Königin Elizabeth II. eröffnet das R. G. Menzies Building , benannt nach Sir Robert Gordon Menzies (1894-1978), United Australia Party, später Liberal Party, Prime Minister 1939 bis 1941, 1949 bis 1966. (Photographie: Sir R. Menzies)

Eröffnung der General Studies Library (heute: J. B. Chifley Building, benannt nach Joseph Benedict Chifley (1885-1951), Labor Party, Prime Minister 1945 bis 1949. (Karikatur: Ben Chifley / von Nichol)


Zum Institute of Advanced Studies der ANU kommen hinzu:


Law Library, 1. Bauphase beendet.


Zum Institute of Advanced Studies der ANU kommt Centre for Resource and Environmental Studies (CRES) hinzu.


Zum Institute of Advanced Studies der ANU kommt The Research School of Earth Sciences (RSE) hinzu. (WWW Pages der RSE: RSE).


Eröffnung des W. K. Hancock Building, benannt nach Sir William Keith Hancock (1898-1988), Geschichtsprofessor an der ANU.


Gründung von ANUTECH als Verbindungsstelle zwischen ANU und Handel, Industrie und Regierungen für Forschungskooperation, Auftragsforschung u.ä.

1980 - 1985

"Such complicated arrangements invited the question: was the University making best use of its human resources?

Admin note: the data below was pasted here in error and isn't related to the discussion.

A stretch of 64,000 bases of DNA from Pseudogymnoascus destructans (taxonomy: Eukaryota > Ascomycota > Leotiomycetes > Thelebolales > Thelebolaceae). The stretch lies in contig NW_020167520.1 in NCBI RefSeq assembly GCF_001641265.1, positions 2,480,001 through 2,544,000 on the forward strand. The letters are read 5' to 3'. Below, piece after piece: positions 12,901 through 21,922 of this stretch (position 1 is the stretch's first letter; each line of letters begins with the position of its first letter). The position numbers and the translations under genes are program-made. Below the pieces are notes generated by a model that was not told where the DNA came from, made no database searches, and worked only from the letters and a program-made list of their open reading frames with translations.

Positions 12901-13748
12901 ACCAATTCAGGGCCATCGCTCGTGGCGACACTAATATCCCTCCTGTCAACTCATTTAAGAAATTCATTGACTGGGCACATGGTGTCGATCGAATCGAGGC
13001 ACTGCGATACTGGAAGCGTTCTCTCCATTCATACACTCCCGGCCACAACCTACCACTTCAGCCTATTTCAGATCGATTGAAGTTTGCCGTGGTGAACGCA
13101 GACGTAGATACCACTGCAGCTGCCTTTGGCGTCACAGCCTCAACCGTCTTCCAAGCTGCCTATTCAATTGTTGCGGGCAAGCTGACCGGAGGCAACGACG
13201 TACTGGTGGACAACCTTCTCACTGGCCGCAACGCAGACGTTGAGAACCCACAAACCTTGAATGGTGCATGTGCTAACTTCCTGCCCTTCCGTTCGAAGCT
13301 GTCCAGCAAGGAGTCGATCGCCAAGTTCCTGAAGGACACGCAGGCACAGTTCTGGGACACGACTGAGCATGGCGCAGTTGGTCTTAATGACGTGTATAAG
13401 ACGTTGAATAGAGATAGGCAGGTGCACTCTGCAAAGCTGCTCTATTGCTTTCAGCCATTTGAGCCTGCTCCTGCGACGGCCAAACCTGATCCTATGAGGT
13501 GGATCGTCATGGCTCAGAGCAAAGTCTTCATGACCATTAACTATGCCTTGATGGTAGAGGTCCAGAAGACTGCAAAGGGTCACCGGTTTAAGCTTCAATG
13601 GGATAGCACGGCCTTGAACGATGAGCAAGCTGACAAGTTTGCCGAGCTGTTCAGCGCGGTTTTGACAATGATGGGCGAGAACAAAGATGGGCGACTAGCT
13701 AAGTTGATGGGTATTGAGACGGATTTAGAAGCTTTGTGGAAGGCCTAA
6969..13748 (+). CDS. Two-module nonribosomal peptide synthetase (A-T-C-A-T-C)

The same question could be asked about material resources, especially in relation to the Library. In the early 1980s there was still, as there had been since amalgamation, a single University Library, located in several different buildings. While all users were allowed access to the whole collection, which now comprised over one million volumes, 'the Chifley' was widely perceived as the undergraduate library and 'the Menzies' as the research library, where undergraduates were not especially welcome. There were also specific purpose collections, including those located in the John Curtin School and the Faculty of Law, and the new Life Science Library, which served the needs of researchers and undergraduates alike.